The U.S. soybean crop continues to look exceptional, and there are few weather problems expected that could derail a near-record sized crop. However, dark clouds are forming over the market as trade disputes deepen between the U.S. and our two biggest soybean buyers, Mexico and China.
This week, President Trump announced escalated tariffs against $50 billion in Chinese products, which will likely result in retaliation from China against U.S. soybeans.
Meanwhile, Mexico raised the prospect of tariffs against U.S. farm products like corn and soybeans. This appears to be an intentional political maneuver by Mexico, as their officials have stated that they are directing tariffs against Midwestern farm states, which overwhelmingly supported President Trump in 2016.
While the ultimate outcome of these trade negotiations is unknown, this uncertainty about future demand is wreaking havoc in the grain markets, with July soybeans sinking to a one year low at $9.03 per bushel on Friday morning, while corn was dragged to a five-month low near $3.55 per bushel.
Energy prices drop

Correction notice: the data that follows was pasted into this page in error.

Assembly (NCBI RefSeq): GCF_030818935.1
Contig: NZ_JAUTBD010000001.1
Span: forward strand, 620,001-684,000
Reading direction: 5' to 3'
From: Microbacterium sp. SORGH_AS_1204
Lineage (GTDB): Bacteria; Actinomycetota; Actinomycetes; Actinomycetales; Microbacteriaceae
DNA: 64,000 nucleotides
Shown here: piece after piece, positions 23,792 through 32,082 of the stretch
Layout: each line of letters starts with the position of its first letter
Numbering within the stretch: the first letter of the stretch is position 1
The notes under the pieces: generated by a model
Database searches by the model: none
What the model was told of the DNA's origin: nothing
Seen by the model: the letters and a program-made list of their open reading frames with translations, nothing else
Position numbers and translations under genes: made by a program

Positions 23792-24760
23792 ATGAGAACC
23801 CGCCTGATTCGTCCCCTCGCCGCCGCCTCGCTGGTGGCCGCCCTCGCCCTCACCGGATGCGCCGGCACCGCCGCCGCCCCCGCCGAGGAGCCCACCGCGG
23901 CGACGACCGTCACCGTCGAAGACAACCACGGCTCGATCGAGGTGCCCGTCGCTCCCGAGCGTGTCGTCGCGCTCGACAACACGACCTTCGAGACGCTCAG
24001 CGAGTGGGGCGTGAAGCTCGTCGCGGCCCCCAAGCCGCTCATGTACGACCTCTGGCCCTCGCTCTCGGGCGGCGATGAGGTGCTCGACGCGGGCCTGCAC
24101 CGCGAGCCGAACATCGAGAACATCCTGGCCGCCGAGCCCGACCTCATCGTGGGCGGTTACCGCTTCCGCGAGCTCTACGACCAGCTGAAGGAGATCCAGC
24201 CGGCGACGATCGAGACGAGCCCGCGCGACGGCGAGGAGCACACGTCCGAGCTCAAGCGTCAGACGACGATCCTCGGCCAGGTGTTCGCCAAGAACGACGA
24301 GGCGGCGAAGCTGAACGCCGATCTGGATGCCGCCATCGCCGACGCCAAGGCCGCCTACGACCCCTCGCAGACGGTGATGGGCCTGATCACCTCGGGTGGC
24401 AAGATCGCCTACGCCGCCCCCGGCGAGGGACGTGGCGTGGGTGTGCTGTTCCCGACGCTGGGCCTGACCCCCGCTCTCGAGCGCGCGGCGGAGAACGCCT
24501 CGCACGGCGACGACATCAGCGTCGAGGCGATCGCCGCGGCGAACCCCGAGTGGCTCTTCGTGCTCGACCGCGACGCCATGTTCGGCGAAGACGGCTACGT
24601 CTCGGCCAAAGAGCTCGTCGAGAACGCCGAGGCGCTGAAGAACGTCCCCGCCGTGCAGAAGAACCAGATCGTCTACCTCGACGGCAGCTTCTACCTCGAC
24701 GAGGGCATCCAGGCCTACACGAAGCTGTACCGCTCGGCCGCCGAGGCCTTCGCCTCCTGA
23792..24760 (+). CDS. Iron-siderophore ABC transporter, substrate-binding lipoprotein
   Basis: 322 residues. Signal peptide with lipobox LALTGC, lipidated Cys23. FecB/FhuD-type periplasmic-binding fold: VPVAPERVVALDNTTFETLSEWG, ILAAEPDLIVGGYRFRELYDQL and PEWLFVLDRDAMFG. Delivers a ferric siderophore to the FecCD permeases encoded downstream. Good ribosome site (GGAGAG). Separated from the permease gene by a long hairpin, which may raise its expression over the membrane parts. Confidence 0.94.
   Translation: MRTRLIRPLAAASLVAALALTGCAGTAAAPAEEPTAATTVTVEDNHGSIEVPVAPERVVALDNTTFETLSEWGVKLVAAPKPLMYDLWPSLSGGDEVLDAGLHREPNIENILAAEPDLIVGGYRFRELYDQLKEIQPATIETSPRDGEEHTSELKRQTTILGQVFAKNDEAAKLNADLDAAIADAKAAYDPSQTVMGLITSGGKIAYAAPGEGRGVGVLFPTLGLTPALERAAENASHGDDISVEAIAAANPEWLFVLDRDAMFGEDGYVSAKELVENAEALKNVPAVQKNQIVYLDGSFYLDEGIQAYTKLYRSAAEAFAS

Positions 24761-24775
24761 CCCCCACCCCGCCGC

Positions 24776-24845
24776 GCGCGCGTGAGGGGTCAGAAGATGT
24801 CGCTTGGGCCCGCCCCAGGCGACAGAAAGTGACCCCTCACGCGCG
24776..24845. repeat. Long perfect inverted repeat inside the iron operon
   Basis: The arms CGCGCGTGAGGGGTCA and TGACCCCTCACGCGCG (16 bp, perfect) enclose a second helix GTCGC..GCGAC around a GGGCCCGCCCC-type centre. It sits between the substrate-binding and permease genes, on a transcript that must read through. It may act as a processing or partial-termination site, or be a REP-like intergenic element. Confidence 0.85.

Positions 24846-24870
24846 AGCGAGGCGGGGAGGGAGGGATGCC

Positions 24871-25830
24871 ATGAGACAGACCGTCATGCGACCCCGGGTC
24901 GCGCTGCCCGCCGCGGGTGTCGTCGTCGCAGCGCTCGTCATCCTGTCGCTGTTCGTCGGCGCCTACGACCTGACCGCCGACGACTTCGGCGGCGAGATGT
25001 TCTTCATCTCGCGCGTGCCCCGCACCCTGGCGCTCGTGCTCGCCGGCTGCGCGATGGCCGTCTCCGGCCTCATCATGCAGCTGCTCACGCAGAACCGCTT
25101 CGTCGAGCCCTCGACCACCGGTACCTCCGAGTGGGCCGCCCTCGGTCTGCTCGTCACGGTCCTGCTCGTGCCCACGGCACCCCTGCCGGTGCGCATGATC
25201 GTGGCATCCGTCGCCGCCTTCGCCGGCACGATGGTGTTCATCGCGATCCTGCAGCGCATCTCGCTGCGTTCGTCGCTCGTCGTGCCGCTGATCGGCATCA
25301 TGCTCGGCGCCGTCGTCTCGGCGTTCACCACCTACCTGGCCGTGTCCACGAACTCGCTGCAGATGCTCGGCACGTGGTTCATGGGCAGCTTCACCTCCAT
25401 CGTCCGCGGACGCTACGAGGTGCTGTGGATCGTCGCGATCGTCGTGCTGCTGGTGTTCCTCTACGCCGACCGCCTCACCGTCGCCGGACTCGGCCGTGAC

Oil, gasoline, and diesel fuel prices all tumbled ahead of next week’s OPEC meeting, where the oil cartel is expected to raise petroleum production levels. The 14-nation group collectively reduced oil production during the past two years, but appears to be ready to cash in on higher prices by drilling more.
This sent oil prices down by over $2 per barrel on Friday, dragging gasoline and diesel fuel prices to a two-month low.
U.S. dollar in the green
The greenback is gaining steam, approaching the highest value in over a year. Global investors are showing increasing desire for the dollar as our interest rates rise while other major economies remain stagnant.
U.S. interest rates were raised another 0.25% on Wednesday by the Federal Reserve, reaching 2.0%, up sharply from near-zero rates just two years ago. The Fed expects to raise rates another 0.5% yet this year. Meanwhile, Great Britain, Japan, and the European Union are all keeping rates flat, and the European Central Bank announced on Thursday that rates will likely stay near-zero for another year.
For investors, interest payments act as “rent” on currencies, and the widening gulf between climbing U.S. payments and cut-rate foreign countries is causing investors to flock toward dollars.
For U.S. consumers, this allows us to buy foreign goods at lower cost, while a strong U.S. dollar hurts American exporters who sell grains, livestock, and manufactured products abroad.
This article provided by NewsEdge.